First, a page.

An August 1966 editorial in The Gaffney Ledger by editor Bill Gibbons sparked renewed interest in creating a full-scale national battlefield at Cowpens. Among other things, the editorial complained about the small size of the Cowpens NBS in comparison with Kings Mountain NMP, especially given the significance of Cowpens. Following up on the editorial, Frank W. Sossamon, the newspaper's publisher and a veteran of Cowpens expansion efforts, contacted South Carolina Senators Strom Thurmond and Donald R. Russell along with Congressman Tom S. Gettys to urge congressional action. Responding to an inquiry from Gettys, Kings Mountain Superintendent Moomaw noted a revival of local interest in Cowpens, thanks largely to the continuing efforts of Wilkins. After consulting with local property owners to gain their support, Gettys introduced a House bill to expand the site in October 1967. Senator Ernest F. Hollings, Russell's successor, introduced a companion Senate bill in January 1968. In response to these actions by the state's congressional delegation, the NPS began assessing options for greater development at Cowpens. [10]

This renewed drive came during a period of rapid expansion in the national park system under George B. Hartzog, Jr., who served as NPS director from 1964 to 1972. During his nine years in this position, Hartzog created nearly as many new parks as had been created during the previous thirty years. Beyond the sheer number of new parks, his administration was marked by its emphasis on recreational areas, environmental education, and new interpretive techniques. Coming during the era of the Great Society, this growth in the national park system was part of the overall federal government expansion under President Lyndon B. Johnson. Hartzog funded much of the expansion in the national park system through the Land and Water Conservation Fund. Created by congressional legislation in 1965, this fund utilized park use fees for land acquisition. The prospects for the expansion of Cowpens were bright under the Hartzog administration at the NPS. [11]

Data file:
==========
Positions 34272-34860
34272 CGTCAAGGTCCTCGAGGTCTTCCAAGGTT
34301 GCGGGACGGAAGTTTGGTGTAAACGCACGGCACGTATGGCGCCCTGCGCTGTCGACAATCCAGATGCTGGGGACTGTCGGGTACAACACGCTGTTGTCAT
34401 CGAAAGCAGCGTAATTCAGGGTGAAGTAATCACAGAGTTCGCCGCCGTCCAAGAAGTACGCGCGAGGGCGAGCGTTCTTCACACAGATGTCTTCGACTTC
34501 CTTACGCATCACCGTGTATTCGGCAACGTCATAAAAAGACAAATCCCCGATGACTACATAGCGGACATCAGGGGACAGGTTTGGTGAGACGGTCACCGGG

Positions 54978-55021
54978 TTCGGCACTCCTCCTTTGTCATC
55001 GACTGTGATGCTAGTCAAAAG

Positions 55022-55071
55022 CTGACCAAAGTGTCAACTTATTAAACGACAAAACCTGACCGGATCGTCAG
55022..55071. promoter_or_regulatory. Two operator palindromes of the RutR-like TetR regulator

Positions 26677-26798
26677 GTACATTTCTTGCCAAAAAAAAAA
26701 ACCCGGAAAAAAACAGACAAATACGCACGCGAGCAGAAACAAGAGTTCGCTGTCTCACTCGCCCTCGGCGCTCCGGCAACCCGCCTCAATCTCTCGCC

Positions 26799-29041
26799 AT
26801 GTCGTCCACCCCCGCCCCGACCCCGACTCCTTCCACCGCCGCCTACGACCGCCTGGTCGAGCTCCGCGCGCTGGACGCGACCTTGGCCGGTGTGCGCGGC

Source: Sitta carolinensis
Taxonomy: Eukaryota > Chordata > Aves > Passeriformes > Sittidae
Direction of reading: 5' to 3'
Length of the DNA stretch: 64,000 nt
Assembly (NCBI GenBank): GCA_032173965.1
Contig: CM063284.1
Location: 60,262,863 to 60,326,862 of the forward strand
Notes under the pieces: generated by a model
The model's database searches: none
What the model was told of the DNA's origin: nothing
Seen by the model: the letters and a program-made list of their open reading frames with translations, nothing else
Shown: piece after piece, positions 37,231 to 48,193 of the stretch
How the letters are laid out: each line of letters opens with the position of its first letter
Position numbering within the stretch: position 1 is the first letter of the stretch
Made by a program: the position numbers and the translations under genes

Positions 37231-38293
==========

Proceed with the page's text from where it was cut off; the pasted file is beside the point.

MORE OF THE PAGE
Between August 1967 and February 1968, alternatives for expanding Cowpens as called for in proposed congressional legislation were studied by an NPS team that included Moomaw and staff members from the Southeast Regional Office and the Office of Resource Planning. Historian Ed Bearss researched the battle and prepared troop movement maps. Using this information, the team conducted fieldwork and determined the lands necessary to preserve the battle site. The team's report recommended two options for expansion. The primary difference between the two plans was the acreage to be acquired785 acres versus 510 acres. Although both alternatives allowed for the protection of the battlefield and the development of interpretive facilities, only the larger acreage would provide space for recreational facilities. [12]

Following the initial NPS assessment report, the Office of Environmental Planning and Design completed a master plan for the proposed park between 1969 and 1970. The plan called for a park of 845 acres with an annual capacity of 1.8 million visitors. South Carolina State Highways 11 and 110 were to be relocated around the battlefield. The core area of 130 acres was to be restored to its battle-period landscape. Interpretation of the battle as a Revolutionary War turning point would begin in a visitor center with museum exhibits. The battlefield would be toured via a walking trail, an automobile loop road with several overlooks, and a bridle path. In recognition of the significant role of cavalry during the battle, the plan envisioned horseback riding along the bridle path with a horse rental concessioner on site. In addition, the plan included a living history farm with livestock of the eighteenth century. Further recreational and educational opportunities were to be provided at picnic and environmental study areas. Hartzog approved the master plan in June 1970. [13]